Cambria Iron Company
The economic heart of Johnstown was the Cambria Iron Company, which opened in 1852 with the arrival of the Pennsylvania Railroad in Johnstown. In 1857, William Kelley developed a process at Cambria for purifying iron into steel in large quantities, dramatically increasing the usefulness and value of the mill's products. Within a few years, the Johnstown mills and other mills further upstream in the Conemaugh Valley were running continuously to meet the burgeoning demand throughout the country. By 1900, half of the nation's steel was made in Pennsylvania. Bethlehem Steel bought Cambria in 1923.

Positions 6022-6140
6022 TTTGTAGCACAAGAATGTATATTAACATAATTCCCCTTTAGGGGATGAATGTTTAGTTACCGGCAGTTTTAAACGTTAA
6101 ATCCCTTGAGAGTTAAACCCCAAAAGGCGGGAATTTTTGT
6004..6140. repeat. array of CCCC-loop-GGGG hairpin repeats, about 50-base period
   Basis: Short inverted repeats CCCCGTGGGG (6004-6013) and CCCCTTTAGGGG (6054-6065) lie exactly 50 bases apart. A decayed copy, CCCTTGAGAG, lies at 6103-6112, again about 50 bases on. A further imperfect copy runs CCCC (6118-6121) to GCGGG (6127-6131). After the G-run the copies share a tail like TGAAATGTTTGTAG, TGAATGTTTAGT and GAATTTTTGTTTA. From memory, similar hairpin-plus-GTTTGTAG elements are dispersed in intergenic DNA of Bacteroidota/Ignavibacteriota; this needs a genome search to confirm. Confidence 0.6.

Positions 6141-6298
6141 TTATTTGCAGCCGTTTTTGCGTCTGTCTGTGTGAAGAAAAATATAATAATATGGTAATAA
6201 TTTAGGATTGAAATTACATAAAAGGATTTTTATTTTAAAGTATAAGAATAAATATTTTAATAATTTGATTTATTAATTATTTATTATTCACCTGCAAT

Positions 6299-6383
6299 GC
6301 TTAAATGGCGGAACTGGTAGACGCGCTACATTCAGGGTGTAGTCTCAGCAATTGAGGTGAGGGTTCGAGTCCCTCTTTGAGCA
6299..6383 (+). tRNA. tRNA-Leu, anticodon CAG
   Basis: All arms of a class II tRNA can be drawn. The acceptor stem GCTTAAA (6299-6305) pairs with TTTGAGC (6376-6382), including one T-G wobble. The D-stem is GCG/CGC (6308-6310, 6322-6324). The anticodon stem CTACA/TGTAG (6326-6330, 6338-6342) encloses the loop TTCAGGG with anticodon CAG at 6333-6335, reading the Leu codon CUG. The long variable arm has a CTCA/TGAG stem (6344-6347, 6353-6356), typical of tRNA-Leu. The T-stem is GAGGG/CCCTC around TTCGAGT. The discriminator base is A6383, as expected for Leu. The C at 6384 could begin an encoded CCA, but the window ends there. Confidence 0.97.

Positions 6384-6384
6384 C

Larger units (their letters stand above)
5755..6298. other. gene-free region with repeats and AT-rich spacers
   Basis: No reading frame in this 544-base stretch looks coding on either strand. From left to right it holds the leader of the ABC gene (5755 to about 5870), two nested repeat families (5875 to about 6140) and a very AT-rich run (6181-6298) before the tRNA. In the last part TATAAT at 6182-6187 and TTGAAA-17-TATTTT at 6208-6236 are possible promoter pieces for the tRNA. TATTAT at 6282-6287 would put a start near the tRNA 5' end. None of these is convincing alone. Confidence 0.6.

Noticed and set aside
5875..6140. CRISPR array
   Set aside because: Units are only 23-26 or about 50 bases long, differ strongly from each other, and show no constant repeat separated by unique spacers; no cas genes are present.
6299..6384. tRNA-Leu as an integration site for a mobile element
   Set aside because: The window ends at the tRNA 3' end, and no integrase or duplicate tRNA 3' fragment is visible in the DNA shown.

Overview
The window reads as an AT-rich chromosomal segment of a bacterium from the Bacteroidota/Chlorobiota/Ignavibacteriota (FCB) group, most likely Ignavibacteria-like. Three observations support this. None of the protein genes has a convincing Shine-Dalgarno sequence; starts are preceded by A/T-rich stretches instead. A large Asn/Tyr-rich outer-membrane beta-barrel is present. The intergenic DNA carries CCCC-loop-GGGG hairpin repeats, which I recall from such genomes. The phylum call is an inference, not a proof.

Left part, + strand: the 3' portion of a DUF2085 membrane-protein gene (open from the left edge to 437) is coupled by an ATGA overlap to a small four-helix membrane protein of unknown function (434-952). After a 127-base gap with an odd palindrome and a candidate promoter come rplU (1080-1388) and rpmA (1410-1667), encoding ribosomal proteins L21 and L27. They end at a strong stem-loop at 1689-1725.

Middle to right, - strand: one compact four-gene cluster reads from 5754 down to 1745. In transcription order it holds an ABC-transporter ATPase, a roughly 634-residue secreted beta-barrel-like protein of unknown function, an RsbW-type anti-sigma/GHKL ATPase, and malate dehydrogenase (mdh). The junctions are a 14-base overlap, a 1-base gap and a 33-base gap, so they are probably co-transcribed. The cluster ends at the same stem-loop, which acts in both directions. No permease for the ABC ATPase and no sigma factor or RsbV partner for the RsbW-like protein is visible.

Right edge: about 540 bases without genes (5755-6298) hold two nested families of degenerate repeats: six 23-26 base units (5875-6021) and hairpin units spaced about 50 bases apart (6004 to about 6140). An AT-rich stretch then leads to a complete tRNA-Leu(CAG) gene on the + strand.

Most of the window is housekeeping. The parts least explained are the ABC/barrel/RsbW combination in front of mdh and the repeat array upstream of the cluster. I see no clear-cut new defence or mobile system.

During World War II, southern and western states began building steel mills, making older plants in Pennsylvania increasingly obsolete and too expensive to upgrade. Diesel locomotives and trucks replaced coal-fueled steam locomotives for transporting the nations goods. This lead to a slow decline of the steel industry in Johnstown, culminating in the closing of the Johnstown mill in 1988 and bankruptcy for Bethlehem Steel. (reference)
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